Theatre News

Theatres can safely open at capacity with audiences wearing face masks, UCL study suggests

The wearing of masks will reduce the transmission of aerosol droplets by 99 per cent

A picture of the test dummy used to trace the transmission of aerosols
A picture of the test dummy used to trace the transmission of aerosols

A major study at University College London has used laser technology to measure the impact of face coverings in helping to mitigate risks of Covid.

According to the results, the wearing of masks cuts the spread of aerosol droplets by 99 per cent, with those transmitted also travelling much more slowly.

Professor of biophotonics at UCL, Laurence Lovat, says: "Andrew Lloyd Webber is right. If theatre-goers wear appropriate masks and follow other rules already in place, theatres become safe places to go to.

"Across all the tests: singing, breathing and speaking, these results show face masks provide significant and robust levels of safety against Covid-19 transmission."

Lovat is referencing Andrew Lloyd Webber's recent statements that venues are incredibly safe when audiences are wearing masks and a large portion are vaccinated. Lloyd Webber's comments come following the research conducted at the Crucible Theatre in Sheffield during the pilot events programme last month. The programme is said to have found four positive tests across thousands of attendees during a fortnight of live events with spectators often at higher capacities than those currently permitted. It is not stated if these positive tests were found before the live shows or afterwards.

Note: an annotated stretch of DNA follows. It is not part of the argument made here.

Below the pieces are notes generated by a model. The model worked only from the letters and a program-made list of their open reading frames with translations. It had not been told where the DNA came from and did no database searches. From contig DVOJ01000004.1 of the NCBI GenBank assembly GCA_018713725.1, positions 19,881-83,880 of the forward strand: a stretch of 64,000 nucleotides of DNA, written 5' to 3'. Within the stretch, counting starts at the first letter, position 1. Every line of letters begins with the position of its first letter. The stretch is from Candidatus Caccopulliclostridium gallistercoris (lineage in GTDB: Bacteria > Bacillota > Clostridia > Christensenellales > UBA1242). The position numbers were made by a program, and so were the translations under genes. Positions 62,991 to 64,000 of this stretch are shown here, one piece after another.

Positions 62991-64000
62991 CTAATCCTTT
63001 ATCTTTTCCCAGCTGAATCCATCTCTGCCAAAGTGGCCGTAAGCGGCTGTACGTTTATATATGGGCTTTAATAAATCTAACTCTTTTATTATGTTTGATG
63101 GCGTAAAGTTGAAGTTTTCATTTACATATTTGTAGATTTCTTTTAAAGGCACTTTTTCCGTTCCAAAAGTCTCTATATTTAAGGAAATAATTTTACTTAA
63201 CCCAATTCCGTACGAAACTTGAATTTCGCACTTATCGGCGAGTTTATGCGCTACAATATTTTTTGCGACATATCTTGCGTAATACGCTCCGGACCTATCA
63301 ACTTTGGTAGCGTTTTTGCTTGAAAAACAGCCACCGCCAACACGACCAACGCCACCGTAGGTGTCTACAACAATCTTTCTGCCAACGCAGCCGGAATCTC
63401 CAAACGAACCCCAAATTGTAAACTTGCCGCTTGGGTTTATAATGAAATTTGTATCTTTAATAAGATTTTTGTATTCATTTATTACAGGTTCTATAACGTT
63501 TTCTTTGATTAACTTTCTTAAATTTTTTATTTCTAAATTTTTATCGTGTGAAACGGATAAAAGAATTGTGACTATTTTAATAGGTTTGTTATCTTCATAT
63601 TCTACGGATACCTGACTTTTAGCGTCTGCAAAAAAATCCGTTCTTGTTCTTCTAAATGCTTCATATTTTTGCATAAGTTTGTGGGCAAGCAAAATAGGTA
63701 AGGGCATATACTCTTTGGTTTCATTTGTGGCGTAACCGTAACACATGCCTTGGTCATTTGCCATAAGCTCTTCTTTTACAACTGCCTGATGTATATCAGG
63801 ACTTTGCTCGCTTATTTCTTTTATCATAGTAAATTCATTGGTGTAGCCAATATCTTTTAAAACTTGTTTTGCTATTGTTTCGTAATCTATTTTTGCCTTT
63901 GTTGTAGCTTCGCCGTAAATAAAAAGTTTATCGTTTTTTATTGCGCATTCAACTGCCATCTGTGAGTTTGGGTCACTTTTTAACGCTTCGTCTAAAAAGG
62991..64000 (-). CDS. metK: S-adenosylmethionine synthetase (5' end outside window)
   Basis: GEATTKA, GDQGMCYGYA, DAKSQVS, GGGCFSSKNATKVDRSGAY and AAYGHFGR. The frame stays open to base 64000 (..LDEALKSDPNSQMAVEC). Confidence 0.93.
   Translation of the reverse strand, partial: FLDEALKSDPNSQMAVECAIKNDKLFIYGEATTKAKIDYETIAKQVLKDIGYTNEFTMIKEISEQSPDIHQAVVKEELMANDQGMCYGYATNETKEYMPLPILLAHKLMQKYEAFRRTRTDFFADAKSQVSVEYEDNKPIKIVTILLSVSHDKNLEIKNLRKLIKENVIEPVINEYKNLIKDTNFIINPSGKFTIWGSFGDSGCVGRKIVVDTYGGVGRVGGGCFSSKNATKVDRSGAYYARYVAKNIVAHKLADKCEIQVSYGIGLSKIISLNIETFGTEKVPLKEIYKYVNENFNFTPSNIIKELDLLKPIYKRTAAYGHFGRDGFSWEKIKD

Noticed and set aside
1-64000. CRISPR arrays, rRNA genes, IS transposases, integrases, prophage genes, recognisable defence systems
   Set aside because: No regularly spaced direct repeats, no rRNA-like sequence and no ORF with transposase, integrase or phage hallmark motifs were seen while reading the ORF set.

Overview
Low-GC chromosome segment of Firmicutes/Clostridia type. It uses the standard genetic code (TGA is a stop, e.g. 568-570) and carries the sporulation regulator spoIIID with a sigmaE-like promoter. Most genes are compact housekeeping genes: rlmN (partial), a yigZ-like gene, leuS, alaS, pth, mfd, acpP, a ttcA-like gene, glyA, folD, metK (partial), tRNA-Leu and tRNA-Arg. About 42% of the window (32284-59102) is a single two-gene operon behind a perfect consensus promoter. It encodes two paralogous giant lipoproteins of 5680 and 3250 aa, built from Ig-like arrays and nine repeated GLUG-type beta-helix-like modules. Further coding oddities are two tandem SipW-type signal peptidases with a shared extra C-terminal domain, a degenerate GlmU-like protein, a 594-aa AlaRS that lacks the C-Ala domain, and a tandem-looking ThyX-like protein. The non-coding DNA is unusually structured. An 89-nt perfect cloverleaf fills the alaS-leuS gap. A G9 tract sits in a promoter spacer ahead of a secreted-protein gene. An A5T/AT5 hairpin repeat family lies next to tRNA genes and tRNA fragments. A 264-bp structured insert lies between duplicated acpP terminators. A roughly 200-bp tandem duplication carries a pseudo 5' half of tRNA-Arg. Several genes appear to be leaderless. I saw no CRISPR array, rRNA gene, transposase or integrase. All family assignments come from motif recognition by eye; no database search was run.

A theatre animation
A theatre animation

Lovat explains: "We developed a unique methodology for understanding the spatiotemporal movement of droplets. Appropriate face coverings really rapidly reduce it.

"With our technology, we were able to build the engineering rig and androids ourselves. That allows us to expand up to test what really happens in theatres and big public spaces.

"We place the engineering rig inside the android to replicate a real head. We can change the frequency to make it speak and produce different types of droplets. There is a huge variation."

The next step in the government's roadmap to reopening is set for 21 June, with a statement from the Prime Minister set to confirm further plans or delays on Monday.

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